as communication technology capabilities have improved and the globalization of the workforce has resulted in distributed teams, organizations have been shifting towards virtual teams and virtual meetings over the last decade. This trend has been accelerated with current work-from-home orders due to COVID-19. Even though virtual collaboration has, in the past, been the focus of multiple studies, there are some surprising gaps in our knowledge. For instance, there are few empirical studies examining the impact of virtual devices and tools on creative problem-solving. While there is a substantial body of research on electronic brainstorming and the use of virtual tools for idea generation, less is known about earlier processes such as problem construction or later processes such as idea evaluation and idea selection. Furthermore, as a dynamic process, creativity and innovation is heavily influenced by the people engaged in the process and their collaborative environment, yet there is a gap in the literature regarding the type of virtual tools used in the process (i.e., audio + video vs. audio alone, or the use of file-sharing technologies). In this paper, we will review the current literature on virtual teams, virtual meetings, and creativity. We will then explore theoretical frameworks such as media richness theory that can help us understand how virtuality and virtual tools may influence team creativity across the dynamic range of the creative problem-solving process. Finally, given the limited research in the domain of virtual team creativity we provide questions to help guide future research. Research questions will help identify those areas where virtual teams may be beneficial for creativity and areas where virtual teams may be likely to perform less effectively on creative tasks. © 2021 Roni Reiter-Palmon et al., published by Sciendo 2021.

8.
Biolaw Journal-Rivista Di Biodiritto ; - (3):67-76, 2020.
Article in Italian | Web of Science | ID: covidwho-1395954

ABSTRACT

The essay examines the impact of the legislative measures enacted in Italy to face the health emergency on work conditions. In the regime of social distancing, with the concomitant closure of the schools, workers confronted with increasing difficulties in balancing private life and professional sphere. The essay focuses on the legislative response to this problem and to the consequences of this crisis on working women.

10.
J Crohns Colitis ; 14(14 Suppl 3): S798-S806, 2020 Oct 21.
Article in English | MEDLINE | ID: covidwho-963440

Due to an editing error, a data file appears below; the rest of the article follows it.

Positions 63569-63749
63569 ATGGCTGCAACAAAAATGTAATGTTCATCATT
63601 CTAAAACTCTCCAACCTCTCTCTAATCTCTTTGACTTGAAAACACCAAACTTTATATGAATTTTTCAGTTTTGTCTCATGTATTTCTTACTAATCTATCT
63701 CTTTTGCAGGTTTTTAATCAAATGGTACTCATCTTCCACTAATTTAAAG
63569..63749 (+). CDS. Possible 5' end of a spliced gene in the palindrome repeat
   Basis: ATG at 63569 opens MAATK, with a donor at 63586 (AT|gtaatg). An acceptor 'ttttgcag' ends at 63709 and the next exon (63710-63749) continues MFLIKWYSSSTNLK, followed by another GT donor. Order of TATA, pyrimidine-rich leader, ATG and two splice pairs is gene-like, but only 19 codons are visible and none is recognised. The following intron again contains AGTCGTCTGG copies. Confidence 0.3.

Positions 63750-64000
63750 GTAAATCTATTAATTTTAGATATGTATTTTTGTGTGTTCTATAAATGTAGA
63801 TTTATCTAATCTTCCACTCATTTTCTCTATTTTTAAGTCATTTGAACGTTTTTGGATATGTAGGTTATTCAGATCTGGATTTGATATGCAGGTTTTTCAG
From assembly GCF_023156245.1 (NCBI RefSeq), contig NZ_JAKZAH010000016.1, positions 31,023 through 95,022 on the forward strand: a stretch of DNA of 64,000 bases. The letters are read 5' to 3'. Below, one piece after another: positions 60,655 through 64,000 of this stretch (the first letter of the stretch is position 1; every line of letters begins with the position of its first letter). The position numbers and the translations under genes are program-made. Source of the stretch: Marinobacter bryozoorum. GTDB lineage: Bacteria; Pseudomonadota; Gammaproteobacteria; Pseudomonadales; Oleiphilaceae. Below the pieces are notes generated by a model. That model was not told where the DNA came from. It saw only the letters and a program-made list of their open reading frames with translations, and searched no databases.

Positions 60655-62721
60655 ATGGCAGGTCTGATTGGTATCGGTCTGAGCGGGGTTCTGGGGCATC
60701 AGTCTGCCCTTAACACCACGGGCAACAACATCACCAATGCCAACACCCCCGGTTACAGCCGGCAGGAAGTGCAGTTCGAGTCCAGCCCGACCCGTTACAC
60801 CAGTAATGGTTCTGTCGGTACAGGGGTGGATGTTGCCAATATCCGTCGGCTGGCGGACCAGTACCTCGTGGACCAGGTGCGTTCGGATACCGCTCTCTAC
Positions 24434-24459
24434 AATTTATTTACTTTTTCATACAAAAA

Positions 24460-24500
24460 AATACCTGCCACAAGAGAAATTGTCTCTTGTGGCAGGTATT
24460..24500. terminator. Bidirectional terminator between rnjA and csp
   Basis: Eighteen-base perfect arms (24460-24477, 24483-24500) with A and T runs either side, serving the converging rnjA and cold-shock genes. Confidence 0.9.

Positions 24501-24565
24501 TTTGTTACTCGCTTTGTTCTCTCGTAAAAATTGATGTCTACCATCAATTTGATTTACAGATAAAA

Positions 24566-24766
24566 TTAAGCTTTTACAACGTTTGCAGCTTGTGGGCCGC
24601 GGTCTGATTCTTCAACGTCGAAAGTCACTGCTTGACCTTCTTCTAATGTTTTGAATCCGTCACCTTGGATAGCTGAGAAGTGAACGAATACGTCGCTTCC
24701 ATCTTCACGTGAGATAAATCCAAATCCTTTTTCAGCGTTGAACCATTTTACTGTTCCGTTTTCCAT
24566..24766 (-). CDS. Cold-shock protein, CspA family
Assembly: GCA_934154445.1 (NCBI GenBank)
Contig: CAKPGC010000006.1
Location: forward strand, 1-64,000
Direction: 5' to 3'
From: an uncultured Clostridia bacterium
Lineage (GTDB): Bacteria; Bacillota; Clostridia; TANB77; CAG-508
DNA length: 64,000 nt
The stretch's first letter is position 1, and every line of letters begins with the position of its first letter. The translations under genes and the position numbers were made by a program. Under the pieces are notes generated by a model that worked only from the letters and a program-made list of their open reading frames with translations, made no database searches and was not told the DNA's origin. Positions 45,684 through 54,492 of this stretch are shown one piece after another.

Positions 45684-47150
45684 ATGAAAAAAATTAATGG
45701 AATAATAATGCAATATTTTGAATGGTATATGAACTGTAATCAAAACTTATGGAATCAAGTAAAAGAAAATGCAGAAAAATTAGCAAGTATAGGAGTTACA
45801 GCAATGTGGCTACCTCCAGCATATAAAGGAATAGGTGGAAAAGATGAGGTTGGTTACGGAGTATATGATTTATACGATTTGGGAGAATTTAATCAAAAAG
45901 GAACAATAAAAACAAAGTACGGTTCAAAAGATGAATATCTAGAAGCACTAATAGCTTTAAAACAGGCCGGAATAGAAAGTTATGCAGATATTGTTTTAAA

ABSTRACT

Our knowledge of COVID-19 is changing and evolving rapidly, with novel insights and recommendations, almost on a daily basis. It behooves the medical community to provide updated information on a regular basis, on best practice to facilitate optimal care of infected patients and on appropriate advice for the general population. This is particularly important in the case of patients with chronic conditions, such as inflammatory bowel disease [IBD]. In this review, we have compiled existing evidence on the impact of COVID-19 in IBD patients and provide guidance on the most appropriate care to adopt during the pandemic. Our review highlights that IBD, per se, is not a risk factor for COVID-19. However, all IBD patients with symptoms should be tested for SARS-CoV-2 and the procedures for disease management should be carefully adapted: [i] in SARS-CoV-2-positive IBD patients, medical treatments should be re-evaluated [with a particular focus on corticosteroids] always with the purpose of treating active disease and maintaining remission; [ii] non-urgent surgeries and endoscopic procedures should be postponed for all patients; [iii] online consultancy should be implemented; and [iv] hospitalization and surgery should be limited to life-threatening situations.


Subject(s)
Betacoronavirus , Coronavirus Infections/prevention & control , Inflammatory Bowel Diseases/therapy , Pandemics/prevention & control , Pneumonia, Viral/prevention & control , Betacoronavirus/isolation & purification , COVID-19 , COVID-19 Testing , Clinical Laboratory Techniques , Coronavirus Infections/complications , Coronavirus Infections/diagnosis , Global Health , Health Care Rationing/methods , Health Care Rationing/standards , Humans , Infection Control/methods , Infection Control/standards , Inflammatory Bowel Diseases/complications , Pneumonia, Viral/complications , Pneumonia, Viral/diagnosis , Risk Assessment , Risk Factors , SARS-CoV-2